A few weeks ago, I attended a screening of some recent Ken Jacobs shorts, with the filmmaker himself present to talk about his work. In his recent work, his focus has been on the concept of “depth,” and his medium: essentially “3D” digital shorts. He discovered the possibilities for this medium when he started projecting the same film using two projectors simultaneously, slightly out of sync. These shorts aren’t like what you might expect when you think of 3D. They don’t require special glasses but instead create depth through strobing and flickering effects. At the most basic level, the experience is very much like how these animations from Ignacio Torres appear to us. Jacobs’ shorts rapidly shift back and forth between two images that are almost identical but that are seen from a slightly different perspective. It never occurred to me before Jacobs shared his thoughts about depth, but this effect simply reproduces the way we see the world: through our elaborate system of perception, information from each eye (spaced slightly apart from one another) is combined to create our sense of depth, the world as three-dimensional.
I’ve also never been aware of depth in any active, conscious sense, but Jacobs, whose background studying painting with Hans Hoffman influenced his thinking on depth, spoke about it with an intoxicating enthusiasm. He related an experience he had looking at the work of Willem de Kooning with one eye closed, flattening the image. He also criticized the escapism of Hollywood and mainstream cinema, and in this way, his interest in depth became a metaphor for his championing of art that simply allows us to see new things and to see familiar things in a new way. Depth, among other things, makes an image appear not just more realistic—i.e. as an accomplice to realism as aesthetic ideology—but more, in a way, “full”; it’s hard to get away from the very word “deep.” Some of the shorts were abstract or near-abstract, allowing the viewer to explore worlds that exist beyond mere realism. One particularly enjoyable short took an image of ocean waves and turned it into a 3D sculpture of sorts—these images don’t move and develop over time but instead rapidly “flicker” between two perspectives, which stand for each of our eyes. At one point, the waves were flipped upside down, turning the image more purely formal. The effect is similar to an abstract painting come to life, jutting out from its frame and acquiring extreme depth. It’s more than a little tactile, as though one could reach out and grab the image, and because the motion of the waves is suspended, we are able to explore them in a more purely visual way.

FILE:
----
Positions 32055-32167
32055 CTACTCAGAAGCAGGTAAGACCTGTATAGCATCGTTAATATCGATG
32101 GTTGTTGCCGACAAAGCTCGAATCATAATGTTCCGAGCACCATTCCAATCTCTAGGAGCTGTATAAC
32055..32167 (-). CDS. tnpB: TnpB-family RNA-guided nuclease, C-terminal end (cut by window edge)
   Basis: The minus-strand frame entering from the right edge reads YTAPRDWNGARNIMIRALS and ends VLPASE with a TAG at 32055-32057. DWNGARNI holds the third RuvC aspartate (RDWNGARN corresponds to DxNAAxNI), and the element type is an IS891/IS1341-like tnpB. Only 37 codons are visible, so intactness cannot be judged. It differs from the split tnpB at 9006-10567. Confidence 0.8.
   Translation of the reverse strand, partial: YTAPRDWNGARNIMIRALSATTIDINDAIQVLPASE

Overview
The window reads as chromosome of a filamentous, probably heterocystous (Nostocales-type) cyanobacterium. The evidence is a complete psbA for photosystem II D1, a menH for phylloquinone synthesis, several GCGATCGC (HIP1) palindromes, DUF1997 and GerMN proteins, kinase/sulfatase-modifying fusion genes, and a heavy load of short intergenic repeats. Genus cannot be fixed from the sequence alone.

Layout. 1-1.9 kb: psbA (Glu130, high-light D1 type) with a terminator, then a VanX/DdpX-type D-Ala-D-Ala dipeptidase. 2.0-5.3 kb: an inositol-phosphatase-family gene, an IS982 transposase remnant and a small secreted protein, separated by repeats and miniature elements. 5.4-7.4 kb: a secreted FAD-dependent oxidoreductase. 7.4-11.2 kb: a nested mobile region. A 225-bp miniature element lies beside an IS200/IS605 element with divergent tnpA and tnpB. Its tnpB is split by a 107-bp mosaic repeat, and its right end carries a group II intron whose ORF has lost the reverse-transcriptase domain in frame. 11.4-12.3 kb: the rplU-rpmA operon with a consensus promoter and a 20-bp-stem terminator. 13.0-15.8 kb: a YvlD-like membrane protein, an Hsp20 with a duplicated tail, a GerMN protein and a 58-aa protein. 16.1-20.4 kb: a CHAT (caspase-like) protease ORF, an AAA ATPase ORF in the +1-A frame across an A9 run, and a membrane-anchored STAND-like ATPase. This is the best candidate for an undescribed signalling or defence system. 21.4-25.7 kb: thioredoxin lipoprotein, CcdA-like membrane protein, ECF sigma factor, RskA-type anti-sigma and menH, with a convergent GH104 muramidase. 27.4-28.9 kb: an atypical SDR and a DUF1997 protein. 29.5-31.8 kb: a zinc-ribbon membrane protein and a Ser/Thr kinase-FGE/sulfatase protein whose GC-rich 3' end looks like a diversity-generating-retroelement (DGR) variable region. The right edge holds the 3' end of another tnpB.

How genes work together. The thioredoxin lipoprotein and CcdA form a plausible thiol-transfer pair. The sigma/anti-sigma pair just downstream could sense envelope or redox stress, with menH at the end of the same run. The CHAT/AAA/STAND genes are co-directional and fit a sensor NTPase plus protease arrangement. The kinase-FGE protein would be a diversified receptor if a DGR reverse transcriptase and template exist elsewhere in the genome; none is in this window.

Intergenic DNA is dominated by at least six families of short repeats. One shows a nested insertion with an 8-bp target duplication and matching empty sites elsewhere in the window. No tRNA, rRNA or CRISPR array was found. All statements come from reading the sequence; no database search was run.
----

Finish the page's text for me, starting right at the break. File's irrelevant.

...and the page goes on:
Other shorts resembled portraits. Frequently, these depicted fellow experimental filmmaker Jonas Mekas. The 3D effect enhanced realism in a way, but the effect goes beyond mere realism. As with the waves, we aren’t experiencing a more realistic depiction of a part of reality, an imitation of what we see every day with our own two eyes. The image just becomes more full and deep, sprouting beyond its frame, and because Jacobs maintains an almost painterly approach towards the image, he is really creating something new, related to but distinct from reality itself. This became clearer with the more overtly political works, including two shorts from the “Capitalism” series and a short entitled “Another Occupation.” The “Capitalism” shorts vivify old photographs, one of slaves in a field and the other of children in a factory. They don’t explore realistic or pictorial space but rather something like psycho-historical space, becoming political statements not just for what they depict but for the way they unavoidably assault the viewer with their depth. This depth becomes a reminder that, like our world, the worlds depicted were/are “real,” requiring a sort of ethical commitment, an attendance to their fullness: a flat image of a young child working in a factory is very different from the 3D image Jacobs creates, which reminds us of the tactility, the space, and the living presence of real bodies that suffer under the weight of capitalism’s development.